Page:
I’ve often mocked the editorial judgment at The Seattle Times e.g. for never covering Microsoft’s $1.51 billion Nevada tax dodge ($4.37 billion if you include impacts from lobbying) – likely due to their cozy ties with Microsoft’s tax dodger in chief Brad Smith or when the paper endorsed George W. Bush for President in 2000 or when it paid for ads for Republican Gubernatorial candidate Rob McKenna to prove how effective newspaper advertising is (McKenna lost). I’ve even called the recently launched paywall at The Times a public service – for protecting unsuspecting non-subscribers from reading their “journalism”. However, I was not prepared for this today: the front page story in The Seattle Times was that our beloved co-op will no longer take returns more than one year after purchase.

What Passes for Front Page News at The Seattle Times

What Passes for Front Page News at The Seattle Times

Don’t get me wrong – Seattle loves it its REI, our greenish consumer coop for mountain gear. But, front page news? Really? Maybe if this was Nordstrom (which became legendary for its practice of no questions asked returns), but REI? If you’ve ever looked for signs that corporate consumerist culture had co-opted the media, The Seattle Times would like to say – yes, we have been.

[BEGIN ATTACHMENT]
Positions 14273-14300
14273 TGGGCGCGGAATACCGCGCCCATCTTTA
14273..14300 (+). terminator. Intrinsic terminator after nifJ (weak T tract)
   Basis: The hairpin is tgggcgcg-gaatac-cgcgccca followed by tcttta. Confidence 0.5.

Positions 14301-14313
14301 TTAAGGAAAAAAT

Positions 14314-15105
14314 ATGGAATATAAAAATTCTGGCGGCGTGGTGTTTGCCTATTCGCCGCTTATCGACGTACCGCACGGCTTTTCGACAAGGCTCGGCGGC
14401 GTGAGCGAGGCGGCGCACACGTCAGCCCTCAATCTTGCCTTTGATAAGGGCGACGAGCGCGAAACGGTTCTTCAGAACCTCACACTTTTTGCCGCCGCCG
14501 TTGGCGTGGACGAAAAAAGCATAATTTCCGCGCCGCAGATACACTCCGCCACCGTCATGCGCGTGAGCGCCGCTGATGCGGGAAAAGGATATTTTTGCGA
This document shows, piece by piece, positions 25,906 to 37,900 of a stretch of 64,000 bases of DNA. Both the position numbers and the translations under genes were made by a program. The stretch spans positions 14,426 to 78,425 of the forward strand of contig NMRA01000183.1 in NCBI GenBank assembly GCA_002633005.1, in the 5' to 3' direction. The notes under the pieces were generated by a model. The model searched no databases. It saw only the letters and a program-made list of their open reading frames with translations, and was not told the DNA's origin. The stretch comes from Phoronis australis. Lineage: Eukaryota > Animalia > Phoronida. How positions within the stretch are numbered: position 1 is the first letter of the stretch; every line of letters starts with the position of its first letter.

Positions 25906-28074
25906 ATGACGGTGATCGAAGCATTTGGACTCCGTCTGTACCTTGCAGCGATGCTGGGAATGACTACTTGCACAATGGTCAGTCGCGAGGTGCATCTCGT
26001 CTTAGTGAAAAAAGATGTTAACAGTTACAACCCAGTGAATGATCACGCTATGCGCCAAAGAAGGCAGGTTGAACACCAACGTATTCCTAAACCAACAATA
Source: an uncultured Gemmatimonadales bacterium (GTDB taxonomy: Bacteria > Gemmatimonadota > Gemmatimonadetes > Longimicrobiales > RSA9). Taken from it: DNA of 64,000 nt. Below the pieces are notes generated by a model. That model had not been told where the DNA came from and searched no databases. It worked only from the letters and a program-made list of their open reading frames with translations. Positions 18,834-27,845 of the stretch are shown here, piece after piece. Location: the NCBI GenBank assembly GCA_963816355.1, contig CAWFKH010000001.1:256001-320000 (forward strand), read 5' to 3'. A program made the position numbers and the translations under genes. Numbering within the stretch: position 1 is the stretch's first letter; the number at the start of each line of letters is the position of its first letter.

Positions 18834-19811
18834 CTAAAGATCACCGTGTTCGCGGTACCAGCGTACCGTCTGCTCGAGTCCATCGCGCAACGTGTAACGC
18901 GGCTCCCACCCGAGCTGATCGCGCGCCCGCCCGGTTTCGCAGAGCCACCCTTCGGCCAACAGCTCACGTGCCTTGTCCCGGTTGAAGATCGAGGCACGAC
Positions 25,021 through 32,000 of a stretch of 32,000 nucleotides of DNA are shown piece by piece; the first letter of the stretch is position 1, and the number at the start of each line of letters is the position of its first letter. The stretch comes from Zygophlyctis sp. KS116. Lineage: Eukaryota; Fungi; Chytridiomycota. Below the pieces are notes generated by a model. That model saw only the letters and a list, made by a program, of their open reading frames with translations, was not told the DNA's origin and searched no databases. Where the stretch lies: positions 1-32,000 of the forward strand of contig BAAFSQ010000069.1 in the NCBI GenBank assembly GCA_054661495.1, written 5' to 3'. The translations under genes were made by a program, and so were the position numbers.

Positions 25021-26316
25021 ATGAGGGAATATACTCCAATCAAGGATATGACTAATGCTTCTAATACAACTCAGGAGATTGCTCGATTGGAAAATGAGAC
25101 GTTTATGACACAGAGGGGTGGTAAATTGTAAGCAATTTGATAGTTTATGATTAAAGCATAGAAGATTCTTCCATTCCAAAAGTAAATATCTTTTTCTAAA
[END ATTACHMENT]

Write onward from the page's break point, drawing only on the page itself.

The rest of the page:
So, while the legislature remains in extended session because it still can’t come up with a budget because, in part, it’s missing $1 billion dollars the State Supreme Court has ordered it to find for education … you might think The Times might want to give its readers some context for this deficit, or Microsoft’s role in it (since Microsoft and it’s Chairman Bill Gates love to preach the importance of properly funding education). Or, if that’s just too racy for you, here are a few stories from The Stranger from Monday that The Times could have put on the front page instead:

Or, perhaps:

The Seattle Times is a laughing stock at this point. It’s quickly becoming a pathetic waste of ink.

Posted by Jeff Reifman

Jeff is a technology consultant based in the Pacific Northwest.

Leave a reply

Your email address will not be published.